1. Notre Dame du Haut.

Notre Dame Du Haut Corbusier
A bold, twisted interpretation of Church architecture, this building takes grandeur in an entirely unexpected directly.

Despite the unconventional appearance, there’s something very religious about the building’s solidity and the way it stretches towards the heavens.

2. The Palace of Assembly.

Corbusiers Palace of Assembly
A legislative assembly, this building is Corbusier’s greatest example of his understanding of the inexplicably beautiful whole that can be created by combining disparate forms.

3. Mill Owners Association Building.

Mill Owners Association Building by Corbusier, a brutalist building
A surprisingly peaceful, integrative building, the MOA building incorporates itself into the foliage around it. The gentle rise to the building entrance encourages occupancy, and the slanted window frames soften the light inside.

4. Sainte Marie de la Tourette

Sainte Marie de la Tourette building by Corbusier
A small priory that houses nuns and monks, the building is one of Corbusier’s boldest. Cutting into the soft French countryside, it looks as though an enormous spacecraft landed and took root.
This was Corbusier’s last building in Europe and is more like a fortress than anything resembling a place of worship.

5. Saint-Pierre.

Corbusiers Saint-Pierre
Begun in 1971, this building wasn’t finished until 2006, six years after Le Corbusier’s death. It was originally designed as a church, but later became a high school and safety shelter.

The way the building balances different forms show a maturity in Corbusier’s sense of style. The interior of the building plays with specks of light against it minimal, bare walls.

6. Maison de la Culture

Maison de la Culture by Corbusier
One of Corbusier’s often-overlooked masterpieces, the aggressive peak of the building hangs over the first set of windows.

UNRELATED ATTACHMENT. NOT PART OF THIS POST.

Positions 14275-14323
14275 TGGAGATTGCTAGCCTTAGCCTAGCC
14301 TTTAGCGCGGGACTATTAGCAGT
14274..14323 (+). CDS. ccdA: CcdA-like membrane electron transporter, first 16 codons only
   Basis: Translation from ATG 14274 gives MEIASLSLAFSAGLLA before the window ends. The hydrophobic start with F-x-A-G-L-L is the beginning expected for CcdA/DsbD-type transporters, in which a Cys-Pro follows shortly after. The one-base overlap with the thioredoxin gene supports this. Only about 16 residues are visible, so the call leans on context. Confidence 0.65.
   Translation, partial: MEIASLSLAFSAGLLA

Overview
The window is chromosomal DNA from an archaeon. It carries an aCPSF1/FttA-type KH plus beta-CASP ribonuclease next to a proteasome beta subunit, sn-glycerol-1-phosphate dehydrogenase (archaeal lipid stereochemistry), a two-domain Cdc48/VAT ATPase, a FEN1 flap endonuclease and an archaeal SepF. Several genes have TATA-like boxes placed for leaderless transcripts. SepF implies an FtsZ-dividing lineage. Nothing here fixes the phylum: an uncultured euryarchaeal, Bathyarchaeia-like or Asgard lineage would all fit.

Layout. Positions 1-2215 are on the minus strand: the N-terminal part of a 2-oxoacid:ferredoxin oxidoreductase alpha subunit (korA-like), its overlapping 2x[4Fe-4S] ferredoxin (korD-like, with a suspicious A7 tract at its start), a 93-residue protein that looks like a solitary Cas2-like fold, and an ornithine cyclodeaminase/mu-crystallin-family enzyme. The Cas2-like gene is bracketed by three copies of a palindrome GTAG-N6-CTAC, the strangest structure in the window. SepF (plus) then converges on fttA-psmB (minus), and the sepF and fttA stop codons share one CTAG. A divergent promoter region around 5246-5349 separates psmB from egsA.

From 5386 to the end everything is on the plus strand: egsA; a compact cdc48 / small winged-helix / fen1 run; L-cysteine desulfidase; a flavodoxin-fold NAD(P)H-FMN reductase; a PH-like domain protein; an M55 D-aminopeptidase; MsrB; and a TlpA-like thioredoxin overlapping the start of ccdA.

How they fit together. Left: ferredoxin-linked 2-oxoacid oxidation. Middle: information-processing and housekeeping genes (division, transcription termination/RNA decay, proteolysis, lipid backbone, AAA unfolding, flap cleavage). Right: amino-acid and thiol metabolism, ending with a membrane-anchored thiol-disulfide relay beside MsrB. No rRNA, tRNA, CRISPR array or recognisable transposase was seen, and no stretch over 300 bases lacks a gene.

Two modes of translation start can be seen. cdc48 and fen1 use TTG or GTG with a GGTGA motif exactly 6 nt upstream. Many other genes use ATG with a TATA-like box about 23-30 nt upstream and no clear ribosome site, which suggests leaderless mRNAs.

An impressive, daunting façade that tilts towards the ground.

7. Cité Frugès, Pessac

Cité Frugès, Pessac by Corbusier
A surprisingly humble contribution by Corbusier, this building is the perfect representation of his famous phrase ‘a building is a machine for living in.’

8. United Nations Headquarters, New York.

United Nations Headquarters, New York.
Building for the United Nations is no easy task, requiring a balance of poise, solidarity, rigidity and humanity. Corbusier went for a then-confronting mass of blue-tinted glass windows, almost unbroken.
The building is entirely ungiving, leaving it up to its human occupants to deliver the humanity.

9. Petite maison au bord du lac Léman

Petite maison au bord du lac Léman
A house designed for Corbusier’s parents, it looks out onto Lake Geneva. The simplistic, minimalist house is all about respect for space. The interior has movable walls and fold-in furniture that allow you to reconstruct space as your go.

10. Usine Claude et Duval Factory

Usine Claude et Duval Factory by Corbusier architect
Corbusier was asked to design a clothing factory, after the factory’s owner discovered his writing on city planning.

The building is one of his most ugly and forgettable, completely functional. The building does, however, carry his signature matrix of deep window frames.

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